“According to one of my students at Yale, where I taught English in the last decade, a colleague of mine would tell his students that they belonged to a ‘post-emotional’ generation. No anger, no edge, no ego.
What is this about? A rejection of culture-war strife? A principled desire to live more lightly on the planet? A matter of how they were raised — everybody’s special and everybody’s point of view is valid and everybody’s feelings should be taken care of?
Perhaps a bit of each, but mainly, I think, something else. The millennial affect is the affect of the salesman. Consider the other side of the equation, the Millennials’ characteristic social form. Here’s what I see around me, in the city and the culture: food carts, 20-somethings selling wallets made from recycled plastic bags, boutique pickle companies, techie start-ups, Kickstarter, urban-farming supply stores and bottled water that wants to save the planet.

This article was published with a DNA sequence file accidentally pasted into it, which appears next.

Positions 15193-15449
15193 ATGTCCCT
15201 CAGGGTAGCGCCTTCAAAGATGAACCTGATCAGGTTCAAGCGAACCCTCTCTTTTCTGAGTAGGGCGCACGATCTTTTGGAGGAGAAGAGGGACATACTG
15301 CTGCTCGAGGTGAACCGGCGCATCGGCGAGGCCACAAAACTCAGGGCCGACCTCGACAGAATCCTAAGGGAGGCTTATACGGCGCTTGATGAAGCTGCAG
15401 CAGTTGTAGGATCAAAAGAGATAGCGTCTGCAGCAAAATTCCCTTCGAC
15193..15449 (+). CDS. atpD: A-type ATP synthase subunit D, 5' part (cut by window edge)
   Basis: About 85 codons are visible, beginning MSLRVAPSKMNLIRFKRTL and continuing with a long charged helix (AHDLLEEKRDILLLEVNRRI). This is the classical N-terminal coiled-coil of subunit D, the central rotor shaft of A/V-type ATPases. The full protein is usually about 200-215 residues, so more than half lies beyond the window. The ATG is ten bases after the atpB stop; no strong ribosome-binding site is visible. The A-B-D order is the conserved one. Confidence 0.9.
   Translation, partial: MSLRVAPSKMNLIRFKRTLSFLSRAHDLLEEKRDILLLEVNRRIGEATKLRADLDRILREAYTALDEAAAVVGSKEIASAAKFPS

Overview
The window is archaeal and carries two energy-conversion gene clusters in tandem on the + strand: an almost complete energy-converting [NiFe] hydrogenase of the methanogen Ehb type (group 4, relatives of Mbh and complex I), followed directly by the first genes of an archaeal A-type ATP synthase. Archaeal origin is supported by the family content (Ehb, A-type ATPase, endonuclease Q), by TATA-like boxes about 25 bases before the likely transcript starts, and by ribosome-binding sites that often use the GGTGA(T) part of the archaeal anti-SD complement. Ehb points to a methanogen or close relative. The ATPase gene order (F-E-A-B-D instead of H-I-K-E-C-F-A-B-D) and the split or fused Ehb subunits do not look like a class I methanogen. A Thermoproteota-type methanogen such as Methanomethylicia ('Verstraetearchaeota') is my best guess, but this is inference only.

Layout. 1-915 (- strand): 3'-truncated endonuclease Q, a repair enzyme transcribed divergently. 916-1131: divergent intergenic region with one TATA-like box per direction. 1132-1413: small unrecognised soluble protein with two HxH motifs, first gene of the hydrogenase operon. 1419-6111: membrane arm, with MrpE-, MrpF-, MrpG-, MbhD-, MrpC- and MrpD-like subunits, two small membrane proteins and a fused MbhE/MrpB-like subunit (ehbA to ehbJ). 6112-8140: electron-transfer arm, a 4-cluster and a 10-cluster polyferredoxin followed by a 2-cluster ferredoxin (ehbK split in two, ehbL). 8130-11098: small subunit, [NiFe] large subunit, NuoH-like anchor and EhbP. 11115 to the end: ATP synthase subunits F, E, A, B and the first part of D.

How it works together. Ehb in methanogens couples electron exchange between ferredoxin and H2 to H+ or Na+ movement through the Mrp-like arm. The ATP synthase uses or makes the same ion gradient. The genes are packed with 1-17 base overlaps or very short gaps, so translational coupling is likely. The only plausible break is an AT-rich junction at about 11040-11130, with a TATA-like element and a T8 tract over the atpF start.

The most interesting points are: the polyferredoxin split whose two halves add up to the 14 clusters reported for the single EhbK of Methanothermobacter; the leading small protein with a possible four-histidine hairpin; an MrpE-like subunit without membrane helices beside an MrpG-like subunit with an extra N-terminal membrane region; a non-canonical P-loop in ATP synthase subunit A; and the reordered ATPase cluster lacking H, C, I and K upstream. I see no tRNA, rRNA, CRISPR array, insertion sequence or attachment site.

Today’s ideal social form is not the commune or the movement or even the individual creator as such; it’s the small business. Every artistic or moral aspiration — music, food, good works, what have you — is expressed in those terms.
Call it Generation Sell…
And that, I think, is the real meaning of the Millennial affect — which is, like the entrepreneurial ideal, essentially everyone’s now. Today’s polite, pleasant personality is, above all, a commercial personality. It is the salesman’s smile and hearty handshake, because the customer is always right and you should always keep the customer happy. If you want to get ahead, said Benjamin Franklin, the original business guru, make yourself pleasing to others.”